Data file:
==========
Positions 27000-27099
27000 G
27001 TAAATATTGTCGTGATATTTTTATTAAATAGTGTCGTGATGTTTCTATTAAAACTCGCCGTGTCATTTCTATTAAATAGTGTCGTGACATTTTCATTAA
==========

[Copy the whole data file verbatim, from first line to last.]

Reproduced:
Positions 27000-27099
27000 G
27001 TAAATATTGTCGTGATATTTTTATTAAATAGTGTCGTGATGTTTCTATTAAAACTCGCCGTGTCATTTCTATTAAATAGTGTCGTGACATTTTCATTAA